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Argentine singer and poet Maria Elena Walsh dies

Maria Elena Walsh, an Argentine writer, poet and singer who entertained generations of children with whimsical songs and books, died Monday of heart failure. She was 80.

Walsh had been suffering from several chronic diseases before she died at a clinic in the capital, Ricardo Pereira, spokesman of the Argentine Society of Writers and Composers, told The Associated Press.

After being mourned at the society's headquarters, she will be buried in Buenos Aires' Chacarita cemetery.

The adventurous little turtle Manuelita and the goofy monkey Mono Liso were among the more well-known of Walsh's characters. Her songs, celebrated by folk singer Mercedes Sosa and Spanish crooner Joan Manuel Serrat, traveled across the Spanish-speaking world, inspiring children to sing along.

Born on Feb. 1, 1930, Walsh published her first poem when she was 15, and soon traveled to the U.S. and Europe, writing and performing.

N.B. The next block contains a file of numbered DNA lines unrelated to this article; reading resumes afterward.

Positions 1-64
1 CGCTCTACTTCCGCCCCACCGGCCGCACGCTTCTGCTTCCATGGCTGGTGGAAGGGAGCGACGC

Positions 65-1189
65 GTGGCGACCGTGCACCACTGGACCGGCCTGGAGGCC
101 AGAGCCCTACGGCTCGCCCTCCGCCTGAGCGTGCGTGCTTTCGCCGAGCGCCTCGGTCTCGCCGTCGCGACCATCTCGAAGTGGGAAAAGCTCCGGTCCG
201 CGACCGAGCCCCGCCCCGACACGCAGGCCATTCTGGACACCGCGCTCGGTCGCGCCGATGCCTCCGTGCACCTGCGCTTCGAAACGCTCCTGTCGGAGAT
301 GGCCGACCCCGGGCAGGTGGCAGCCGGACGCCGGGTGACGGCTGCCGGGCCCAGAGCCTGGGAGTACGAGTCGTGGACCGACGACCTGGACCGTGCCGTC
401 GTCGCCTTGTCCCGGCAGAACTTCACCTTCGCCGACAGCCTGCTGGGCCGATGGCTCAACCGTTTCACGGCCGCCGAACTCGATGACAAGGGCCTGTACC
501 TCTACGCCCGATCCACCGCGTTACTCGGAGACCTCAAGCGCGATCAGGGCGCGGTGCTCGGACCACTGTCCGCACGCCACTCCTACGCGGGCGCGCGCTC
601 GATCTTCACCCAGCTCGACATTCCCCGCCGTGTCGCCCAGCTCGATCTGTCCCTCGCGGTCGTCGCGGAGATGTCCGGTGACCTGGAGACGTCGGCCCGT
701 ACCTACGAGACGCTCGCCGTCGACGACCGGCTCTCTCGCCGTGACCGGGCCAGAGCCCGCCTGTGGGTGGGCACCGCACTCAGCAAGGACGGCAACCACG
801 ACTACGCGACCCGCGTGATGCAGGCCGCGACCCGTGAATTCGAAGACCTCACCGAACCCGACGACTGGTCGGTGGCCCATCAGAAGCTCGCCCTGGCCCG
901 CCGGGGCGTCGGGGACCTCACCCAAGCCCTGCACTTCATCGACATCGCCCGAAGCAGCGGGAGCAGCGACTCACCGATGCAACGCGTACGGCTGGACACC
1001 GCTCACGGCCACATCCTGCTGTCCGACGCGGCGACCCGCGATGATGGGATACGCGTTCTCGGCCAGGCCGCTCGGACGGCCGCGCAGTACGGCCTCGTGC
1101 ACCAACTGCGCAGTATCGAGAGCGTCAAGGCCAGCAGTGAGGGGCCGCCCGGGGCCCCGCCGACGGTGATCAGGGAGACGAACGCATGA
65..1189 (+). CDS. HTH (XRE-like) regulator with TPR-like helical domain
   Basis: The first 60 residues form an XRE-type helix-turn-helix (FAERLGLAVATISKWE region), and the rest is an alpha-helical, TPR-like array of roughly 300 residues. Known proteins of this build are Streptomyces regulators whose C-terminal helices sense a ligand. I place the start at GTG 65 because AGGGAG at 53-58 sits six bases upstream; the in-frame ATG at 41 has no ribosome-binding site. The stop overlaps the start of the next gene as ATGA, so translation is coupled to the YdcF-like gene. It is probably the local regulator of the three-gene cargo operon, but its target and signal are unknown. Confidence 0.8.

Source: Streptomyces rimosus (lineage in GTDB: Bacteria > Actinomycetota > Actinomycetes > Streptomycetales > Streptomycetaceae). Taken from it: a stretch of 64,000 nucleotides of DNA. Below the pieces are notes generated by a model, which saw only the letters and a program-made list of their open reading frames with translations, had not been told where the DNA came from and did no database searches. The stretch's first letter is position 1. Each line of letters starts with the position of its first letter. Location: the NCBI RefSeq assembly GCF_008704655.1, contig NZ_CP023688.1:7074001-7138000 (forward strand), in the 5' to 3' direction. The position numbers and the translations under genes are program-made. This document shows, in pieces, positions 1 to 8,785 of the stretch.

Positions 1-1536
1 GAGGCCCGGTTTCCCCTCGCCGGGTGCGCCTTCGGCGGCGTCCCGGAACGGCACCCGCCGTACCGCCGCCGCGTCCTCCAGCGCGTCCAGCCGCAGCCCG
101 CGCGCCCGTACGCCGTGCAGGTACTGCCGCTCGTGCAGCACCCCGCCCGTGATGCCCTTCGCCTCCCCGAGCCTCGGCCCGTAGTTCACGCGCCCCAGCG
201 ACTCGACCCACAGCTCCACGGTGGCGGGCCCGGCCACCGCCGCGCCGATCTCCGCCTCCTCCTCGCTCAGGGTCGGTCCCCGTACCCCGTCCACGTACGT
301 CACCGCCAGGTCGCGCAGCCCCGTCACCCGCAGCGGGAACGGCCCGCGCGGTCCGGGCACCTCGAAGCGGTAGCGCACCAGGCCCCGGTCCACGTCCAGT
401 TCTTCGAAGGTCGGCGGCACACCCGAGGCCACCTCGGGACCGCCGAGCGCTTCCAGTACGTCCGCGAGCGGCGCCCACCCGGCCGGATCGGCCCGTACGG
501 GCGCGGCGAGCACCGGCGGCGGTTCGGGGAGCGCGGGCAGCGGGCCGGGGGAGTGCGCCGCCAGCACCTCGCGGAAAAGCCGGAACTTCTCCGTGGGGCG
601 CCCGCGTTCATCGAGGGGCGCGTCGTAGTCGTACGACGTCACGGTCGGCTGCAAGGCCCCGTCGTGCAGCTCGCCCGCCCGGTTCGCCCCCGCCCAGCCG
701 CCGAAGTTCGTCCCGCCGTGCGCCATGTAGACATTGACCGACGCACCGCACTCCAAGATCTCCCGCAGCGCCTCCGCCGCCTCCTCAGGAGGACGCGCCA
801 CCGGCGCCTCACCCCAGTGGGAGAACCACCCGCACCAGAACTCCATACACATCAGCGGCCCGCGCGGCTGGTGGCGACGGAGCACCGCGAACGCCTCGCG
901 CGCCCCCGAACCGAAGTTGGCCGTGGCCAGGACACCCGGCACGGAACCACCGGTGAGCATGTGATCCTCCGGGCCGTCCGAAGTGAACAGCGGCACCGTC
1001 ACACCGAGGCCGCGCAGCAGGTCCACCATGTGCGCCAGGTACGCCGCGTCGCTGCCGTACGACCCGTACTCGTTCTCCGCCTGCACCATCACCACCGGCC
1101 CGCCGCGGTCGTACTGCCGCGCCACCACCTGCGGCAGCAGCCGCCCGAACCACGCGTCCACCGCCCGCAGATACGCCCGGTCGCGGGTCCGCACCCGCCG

She returned to Argentina in 1970 as a famous personality, and she was one of the few to openly challenge the 1976-83 military dictatorship, with songs such as "Oracion a la Justicia" (Prayer for Justice) and "Venceremos," a Spanish version of the U.S. civil rights anthem "We Shall Overcome."

By 1979, she wrote an open letter published in the newspaper Clarin that directly criticized the military regime's censorship, comparing Argentina to a preschool of cowering children with broken pencils. It was republished in 1993 in "Desventuras en el Pais-Jardin-de-Infantes" (Misadventures in the Preschool Country).

Walsh wrote more than 40 books in all, including works for adults, TV scripts and plays.

Even among themes apparently intended for children, Argentines found political messages, such as in the song "El Pais del Nomeacuerdo" (The Country of Idontremember), which was later used as the theme song for "The Official Story," the Argentine film that won the 1985 Academy Award for best foreign language film.

In a rare 2008 interview with the newspaper Pagina12, Walsh said she hoped to be remembered as someone who tried to bring joy to others.

"I never thought it was necessary to add a moral to the end of a song, nor tell the children to behave themselves. I was never interested in taking on the job of a mother," she said.